The following comes from the chapter entitled “Joining with Naturalness” written by Ari Goldfield and Rose Taylor for the Freeing the Body, Freeing the Mind” Writings on the Connections Between Yoga & Buddhism collection edited by Michael Stone. I quote it here at length because I read these two paragraphs in the wake of the Boston bombings and found myself nodding in agreement as I read them on the subway.
It is easy to be mad and point hatred, but it is much more difficult to have compassion. I am not suggesting that perpetrators of terrible acts should not be brought to justice, but the personal reactions we have to such people would serve us and our society better if they were based on the following ideas.
Some food for thought.
“Great Compassion is Unbiased”
…in Buddhist Yoga compassion’s scope is vast, which is why it is known as “great compassion.” Ordinarily, we only have compassion for those whom we feel fond of and whom we feel are sympathetic and worth of compassion, such as the victims of aggression. It is less often that we feel compassion for our enemies of people whom we dislike; whom we feel are unsympathetic, evil, or unworthy of compassion, such as perpetrators of aggressive acts. However, that type of bias is not great compassion.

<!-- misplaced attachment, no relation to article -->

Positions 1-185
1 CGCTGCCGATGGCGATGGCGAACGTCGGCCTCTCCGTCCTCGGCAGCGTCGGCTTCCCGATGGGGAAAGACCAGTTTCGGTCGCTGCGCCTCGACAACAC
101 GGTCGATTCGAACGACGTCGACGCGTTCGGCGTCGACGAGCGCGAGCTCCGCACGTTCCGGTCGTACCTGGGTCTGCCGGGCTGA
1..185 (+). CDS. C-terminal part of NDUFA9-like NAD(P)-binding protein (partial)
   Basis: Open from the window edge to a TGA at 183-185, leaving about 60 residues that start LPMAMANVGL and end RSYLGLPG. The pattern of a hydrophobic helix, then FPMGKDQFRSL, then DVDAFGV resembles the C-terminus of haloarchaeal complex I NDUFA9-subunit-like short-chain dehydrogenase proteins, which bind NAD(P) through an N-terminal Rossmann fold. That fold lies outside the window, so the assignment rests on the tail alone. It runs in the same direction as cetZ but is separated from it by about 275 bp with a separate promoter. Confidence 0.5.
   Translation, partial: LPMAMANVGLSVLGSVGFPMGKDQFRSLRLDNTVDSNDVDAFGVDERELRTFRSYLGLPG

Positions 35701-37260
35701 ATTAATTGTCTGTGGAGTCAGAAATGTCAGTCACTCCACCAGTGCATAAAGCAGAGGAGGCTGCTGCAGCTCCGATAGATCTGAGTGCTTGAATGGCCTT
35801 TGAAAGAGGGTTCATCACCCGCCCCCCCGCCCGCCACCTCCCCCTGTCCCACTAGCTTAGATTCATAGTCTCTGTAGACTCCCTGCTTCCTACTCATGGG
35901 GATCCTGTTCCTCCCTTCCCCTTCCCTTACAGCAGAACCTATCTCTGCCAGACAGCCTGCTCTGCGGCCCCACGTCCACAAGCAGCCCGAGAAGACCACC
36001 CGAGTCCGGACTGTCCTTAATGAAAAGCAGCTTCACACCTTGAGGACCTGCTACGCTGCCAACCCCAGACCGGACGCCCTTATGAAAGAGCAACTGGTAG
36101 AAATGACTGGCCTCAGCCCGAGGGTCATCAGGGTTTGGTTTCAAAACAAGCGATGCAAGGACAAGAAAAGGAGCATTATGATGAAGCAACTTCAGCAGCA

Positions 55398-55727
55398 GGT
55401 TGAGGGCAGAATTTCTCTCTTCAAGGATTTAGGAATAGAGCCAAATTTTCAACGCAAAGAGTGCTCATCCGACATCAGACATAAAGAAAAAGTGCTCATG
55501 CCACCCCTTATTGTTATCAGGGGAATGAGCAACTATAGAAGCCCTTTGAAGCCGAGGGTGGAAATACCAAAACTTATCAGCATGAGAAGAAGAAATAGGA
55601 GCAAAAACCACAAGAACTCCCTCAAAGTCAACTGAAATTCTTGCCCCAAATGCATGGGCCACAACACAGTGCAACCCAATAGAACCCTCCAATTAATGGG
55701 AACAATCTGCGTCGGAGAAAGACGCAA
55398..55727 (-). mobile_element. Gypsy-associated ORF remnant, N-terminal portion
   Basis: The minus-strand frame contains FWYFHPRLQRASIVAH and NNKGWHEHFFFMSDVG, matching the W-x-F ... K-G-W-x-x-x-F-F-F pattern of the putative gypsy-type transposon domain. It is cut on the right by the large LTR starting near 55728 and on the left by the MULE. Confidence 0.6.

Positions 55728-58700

Great compassion includes friends and enemies, victims and aggressors in a completely equal way; it does not have any bias in terms of having more affection for one sentient being and less for another. To the extent that they do not realize their true nature, all beings suffer and are worthy of compassion. All beings have within them the completely pure, true nature of mind. So all beings – friends, enemies, victims, and aggressors – are equally worthy of compassion.
It must understood that compassion is not the same as permission for, or forgiveness of, hurtful acts. It is more a state of understanding that people who commit such acts, be the acts small or large, are not living in their “true nature.” In Buddhism the true nature of all beings is that of harmony and joy in which harm to others only occurs when people “do not realize their true nature” and are therefore in a state of suffering.
This is a philosophy that I am a very new student of, and about which much has been written already. I think that without delving into the deeper discussions of this idea, simple questions asked of yourself can perhaps provide guidance. Is it easier to hate or to love? And if the ease of one emotion cannot be compared to another, which type of emotion would you rather be experiencing? Which brings joy?